GK: Monash was an outsider in the sense of what he called the “twin handicaps” of race and religion – a Jew born to Germanic parents when both were highly unfashionable. But from an early age he courted friends in powerful positions and applied himself to bettering his situation. He was the ultimate go-getter. He was just the man to lead Australia in its greatest crisis because he dispensed with the old fashioned ways of running military campaigns and instead ran his war like a big business. Unlike the British generals, Monash believed in promoting men on merit rather than on their family ties or old school connections. That egalitarian spirit made Monash a hero to his men and also ensured that like a good boss of a big corporation he had the best staff working underneath him, carrying out his master plans. It was all part of Monash’s belief that with the right education and application anyone – even a poor Jewish boy with German parents – could reach the top in Australia. Monash also had an overwhelming love for Australia and its people. He would always say that while he had been the man in charge it was the soldiers on the ground who deserved all the accolades and they achieved their success because of the teamwork and the mateship that Australia breeds.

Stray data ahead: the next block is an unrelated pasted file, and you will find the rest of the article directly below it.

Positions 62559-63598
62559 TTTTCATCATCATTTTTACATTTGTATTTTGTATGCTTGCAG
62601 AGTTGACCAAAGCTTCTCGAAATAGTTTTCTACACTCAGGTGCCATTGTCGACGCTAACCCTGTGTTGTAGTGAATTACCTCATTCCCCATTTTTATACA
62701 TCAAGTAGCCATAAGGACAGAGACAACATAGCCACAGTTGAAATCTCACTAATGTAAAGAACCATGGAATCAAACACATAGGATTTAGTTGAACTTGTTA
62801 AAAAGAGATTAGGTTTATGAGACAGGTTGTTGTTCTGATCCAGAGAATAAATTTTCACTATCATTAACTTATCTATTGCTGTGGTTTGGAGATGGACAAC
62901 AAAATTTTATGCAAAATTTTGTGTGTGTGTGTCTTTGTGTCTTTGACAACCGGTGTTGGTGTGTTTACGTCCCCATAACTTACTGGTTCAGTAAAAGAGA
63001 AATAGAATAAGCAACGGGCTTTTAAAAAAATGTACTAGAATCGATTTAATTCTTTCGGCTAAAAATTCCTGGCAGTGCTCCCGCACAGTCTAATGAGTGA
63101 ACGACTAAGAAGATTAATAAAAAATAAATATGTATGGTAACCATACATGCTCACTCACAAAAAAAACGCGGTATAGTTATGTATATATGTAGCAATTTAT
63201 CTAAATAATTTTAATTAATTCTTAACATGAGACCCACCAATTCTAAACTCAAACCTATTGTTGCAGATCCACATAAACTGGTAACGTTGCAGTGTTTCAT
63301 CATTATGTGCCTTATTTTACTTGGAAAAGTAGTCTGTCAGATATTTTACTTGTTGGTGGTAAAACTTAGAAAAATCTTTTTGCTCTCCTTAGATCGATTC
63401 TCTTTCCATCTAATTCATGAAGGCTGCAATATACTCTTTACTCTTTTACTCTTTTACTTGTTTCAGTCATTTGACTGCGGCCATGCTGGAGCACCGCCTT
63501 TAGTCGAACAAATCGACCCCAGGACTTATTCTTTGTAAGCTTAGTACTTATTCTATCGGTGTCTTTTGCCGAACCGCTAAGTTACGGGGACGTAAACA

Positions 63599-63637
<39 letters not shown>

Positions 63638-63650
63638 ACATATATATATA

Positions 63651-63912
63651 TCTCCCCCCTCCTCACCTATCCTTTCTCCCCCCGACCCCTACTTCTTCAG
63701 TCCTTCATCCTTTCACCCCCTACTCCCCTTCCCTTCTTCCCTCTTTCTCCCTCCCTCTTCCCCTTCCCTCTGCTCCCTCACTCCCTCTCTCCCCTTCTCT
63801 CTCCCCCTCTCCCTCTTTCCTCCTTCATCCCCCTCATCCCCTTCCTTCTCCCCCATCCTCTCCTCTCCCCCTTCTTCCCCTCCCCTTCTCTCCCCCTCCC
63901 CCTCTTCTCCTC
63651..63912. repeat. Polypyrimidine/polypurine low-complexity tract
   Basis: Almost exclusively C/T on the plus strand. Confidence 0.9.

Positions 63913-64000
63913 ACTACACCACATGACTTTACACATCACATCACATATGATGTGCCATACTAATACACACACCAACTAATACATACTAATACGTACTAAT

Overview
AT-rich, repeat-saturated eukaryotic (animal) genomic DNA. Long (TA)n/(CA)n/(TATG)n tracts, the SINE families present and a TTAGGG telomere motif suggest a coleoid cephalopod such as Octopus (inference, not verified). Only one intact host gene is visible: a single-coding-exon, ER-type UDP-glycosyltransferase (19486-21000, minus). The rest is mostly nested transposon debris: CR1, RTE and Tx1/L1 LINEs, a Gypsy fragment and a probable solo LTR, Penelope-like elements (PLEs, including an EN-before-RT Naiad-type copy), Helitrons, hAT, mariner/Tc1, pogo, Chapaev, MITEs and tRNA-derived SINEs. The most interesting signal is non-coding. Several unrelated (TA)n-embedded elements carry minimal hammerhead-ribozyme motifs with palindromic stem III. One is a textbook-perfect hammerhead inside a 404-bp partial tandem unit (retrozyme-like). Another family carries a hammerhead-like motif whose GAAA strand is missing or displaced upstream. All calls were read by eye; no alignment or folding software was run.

BR: Is the timing of the book to coincide with the Gallipoli centenary or coincidence?
GK: The commemoration of World War 1 was a factor but my publishers wanted to follow a biography I wrote on the great Australian aviator Bert Hinkler (2012) with a warts-and-all biography of Australia’s greatest military commander. They felt that even though the name “Monash” was well known, the man behind the legend wasn’t. Monash’s great-grandson Michael Bennett agreed, saying that when he attended Monash University as a student, most of his classmates thought the University had been named after the Monash Freeway! The Monash of my book is a great Australian hero, but he is certainly no saint. He had love affairs and a massive ego. But in a time when Australia needed a strong and innovative leader he was the one who stood tall and led his troops to one triumph after another.
Grantlee Kieza is a prizewinning writer for The Courier-Mail and Sunday Mail newspapers in Brisbane. He has previously written for Sydney’s Daily Telegraph, Sunday Telegraph, The Australian and The Sun-Herald, covering assignments as diverse as adventure races in the Adirondack Mountains of New York, anti-apartheid activism in Soweto and boxing matches around the world. He was a finalist in the 2011 Walkley Awards for Excellence in Journalism.